Garrett Harris 10:27 p.m., May 22
Wall Street's Party Depends on Main Street's Misery
Wall Street rejoiced yesterday as the Dow Jones Industrial Average once again went over 10,000. This time, however, there is a dangerous set of circumstances that could lead to social unrest. Two major factors are pushing stocks: 1. A worldwide ocean of liquidity -- zero short term interest rates in the U.S., and artificially low long rates; 2. Companies boosting profits by laying off workers. This is why stocks zoom while employment plummets. As long as the unemployment rate remains high, the Federal Reserve says it will keep interest rates at low levels. Wall Street speculators can borrow at extremely low (almost zero) rates and gamble with the money. Washington has assured large banks that they are too big to fail. So if the banks' gambles backfire, they know they will be bailed out. This is why, despite all you read, Wall Street does not want a solid economic recovery. It prefers a "not too hot, not too cold" tepid economy such as we had in the 1990s, when stocks also soared. Wall Street does not relish the prospect of a significant decline in unemployment -- Main Street's fervent wish. If the economy showed stout growth, the Federal Reserve would have to raise interest rates -- anathema to Wall Street. As long as the Fed keeps short rates at zero, we could be headed for another bubble. Commodities are already in something close to a bubble, and so are Treasury bonds, whose yields are quite low. It is not likely that we will see a bubble in residential or commercial real estate; both are in the tank.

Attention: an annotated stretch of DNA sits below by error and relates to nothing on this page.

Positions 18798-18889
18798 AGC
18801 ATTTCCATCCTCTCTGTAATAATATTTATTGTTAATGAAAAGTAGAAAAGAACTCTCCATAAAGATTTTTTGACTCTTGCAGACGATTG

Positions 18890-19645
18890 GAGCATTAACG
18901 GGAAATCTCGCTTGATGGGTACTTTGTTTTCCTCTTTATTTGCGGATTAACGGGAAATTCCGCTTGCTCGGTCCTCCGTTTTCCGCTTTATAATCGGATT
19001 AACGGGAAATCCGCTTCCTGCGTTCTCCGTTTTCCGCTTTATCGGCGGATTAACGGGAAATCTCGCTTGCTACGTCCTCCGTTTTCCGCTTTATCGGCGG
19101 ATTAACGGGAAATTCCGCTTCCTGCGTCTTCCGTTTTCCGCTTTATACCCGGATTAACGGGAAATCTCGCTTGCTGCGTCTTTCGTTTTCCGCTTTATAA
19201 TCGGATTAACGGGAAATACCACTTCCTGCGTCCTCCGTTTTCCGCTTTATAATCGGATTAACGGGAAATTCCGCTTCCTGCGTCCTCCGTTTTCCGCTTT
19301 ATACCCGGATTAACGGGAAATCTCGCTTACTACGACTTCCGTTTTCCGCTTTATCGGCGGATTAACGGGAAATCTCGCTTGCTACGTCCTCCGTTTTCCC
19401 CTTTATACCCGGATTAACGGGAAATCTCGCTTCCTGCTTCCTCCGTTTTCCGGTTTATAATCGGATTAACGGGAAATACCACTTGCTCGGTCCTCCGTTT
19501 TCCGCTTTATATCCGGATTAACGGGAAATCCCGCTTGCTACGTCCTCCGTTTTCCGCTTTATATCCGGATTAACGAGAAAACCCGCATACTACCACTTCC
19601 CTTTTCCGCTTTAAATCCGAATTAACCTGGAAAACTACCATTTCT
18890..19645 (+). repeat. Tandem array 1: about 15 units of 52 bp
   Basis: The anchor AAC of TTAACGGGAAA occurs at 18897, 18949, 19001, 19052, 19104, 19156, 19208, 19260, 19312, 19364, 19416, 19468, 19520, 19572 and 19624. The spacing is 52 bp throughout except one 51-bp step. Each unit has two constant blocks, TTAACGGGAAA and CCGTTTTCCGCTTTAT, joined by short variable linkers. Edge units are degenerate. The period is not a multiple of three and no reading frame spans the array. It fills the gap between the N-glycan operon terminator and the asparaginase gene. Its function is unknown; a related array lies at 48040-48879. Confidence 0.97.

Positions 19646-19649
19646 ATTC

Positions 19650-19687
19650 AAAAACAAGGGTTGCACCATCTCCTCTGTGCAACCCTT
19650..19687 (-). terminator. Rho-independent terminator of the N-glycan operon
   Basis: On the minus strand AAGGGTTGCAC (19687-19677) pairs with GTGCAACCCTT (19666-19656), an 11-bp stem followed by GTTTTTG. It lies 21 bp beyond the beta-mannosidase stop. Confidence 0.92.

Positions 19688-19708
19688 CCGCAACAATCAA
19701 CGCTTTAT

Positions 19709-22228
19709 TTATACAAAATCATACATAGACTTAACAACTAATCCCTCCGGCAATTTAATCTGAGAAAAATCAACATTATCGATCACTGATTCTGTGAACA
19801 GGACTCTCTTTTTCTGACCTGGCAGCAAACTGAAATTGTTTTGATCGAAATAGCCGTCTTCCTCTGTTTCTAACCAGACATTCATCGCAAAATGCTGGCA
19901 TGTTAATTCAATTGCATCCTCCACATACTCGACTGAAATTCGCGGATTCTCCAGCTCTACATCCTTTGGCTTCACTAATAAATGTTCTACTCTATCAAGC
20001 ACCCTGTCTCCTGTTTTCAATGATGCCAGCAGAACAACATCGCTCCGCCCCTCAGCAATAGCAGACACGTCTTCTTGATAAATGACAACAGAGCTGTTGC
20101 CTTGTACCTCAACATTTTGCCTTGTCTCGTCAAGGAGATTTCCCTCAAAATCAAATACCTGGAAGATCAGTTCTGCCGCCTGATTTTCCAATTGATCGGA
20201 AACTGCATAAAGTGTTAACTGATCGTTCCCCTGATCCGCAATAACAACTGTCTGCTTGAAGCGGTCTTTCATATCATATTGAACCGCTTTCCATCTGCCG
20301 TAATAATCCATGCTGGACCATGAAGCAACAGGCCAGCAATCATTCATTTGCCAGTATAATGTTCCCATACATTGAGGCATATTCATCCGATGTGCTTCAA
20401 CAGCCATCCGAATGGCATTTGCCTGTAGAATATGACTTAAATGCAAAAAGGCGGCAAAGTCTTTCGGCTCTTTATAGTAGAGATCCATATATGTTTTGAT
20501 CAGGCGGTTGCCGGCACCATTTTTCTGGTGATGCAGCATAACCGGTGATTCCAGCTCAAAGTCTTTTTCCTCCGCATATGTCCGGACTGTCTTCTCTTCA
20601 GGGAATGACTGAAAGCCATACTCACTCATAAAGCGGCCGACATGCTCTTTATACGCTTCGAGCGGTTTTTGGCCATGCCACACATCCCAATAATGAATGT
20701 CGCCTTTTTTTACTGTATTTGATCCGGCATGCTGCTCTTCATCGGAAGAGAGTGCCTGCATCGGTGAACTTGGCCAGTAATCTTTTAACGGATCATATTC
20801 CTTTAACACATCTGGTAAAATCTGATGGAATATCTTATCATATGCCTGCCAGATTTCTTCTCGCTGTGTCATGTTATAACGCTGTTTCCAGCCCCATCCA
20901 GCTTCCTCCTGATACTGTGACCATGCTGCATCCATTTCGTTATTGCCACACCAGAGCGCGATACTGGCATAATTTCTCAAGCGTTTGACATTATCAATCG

The Dow first crossed 10,000 in March of 1999. A year later, the market crashed. Slowly it climbed back above 14,000 in October of 2007, but crashed again. It is still 29% below that peak but is up 53% from March of this year, when it hit 6,547.
I still predict that the Dow will end this year at 9,000, as I said at the beginning of the year. But the Wall Street/Main Street split is very disturbing. Also, if we have proved anything in the last decade, it is that bubbles are not healthy. But the Fed seems to think that bubbles (asset inflation) are better than inflation (product and service prices rising).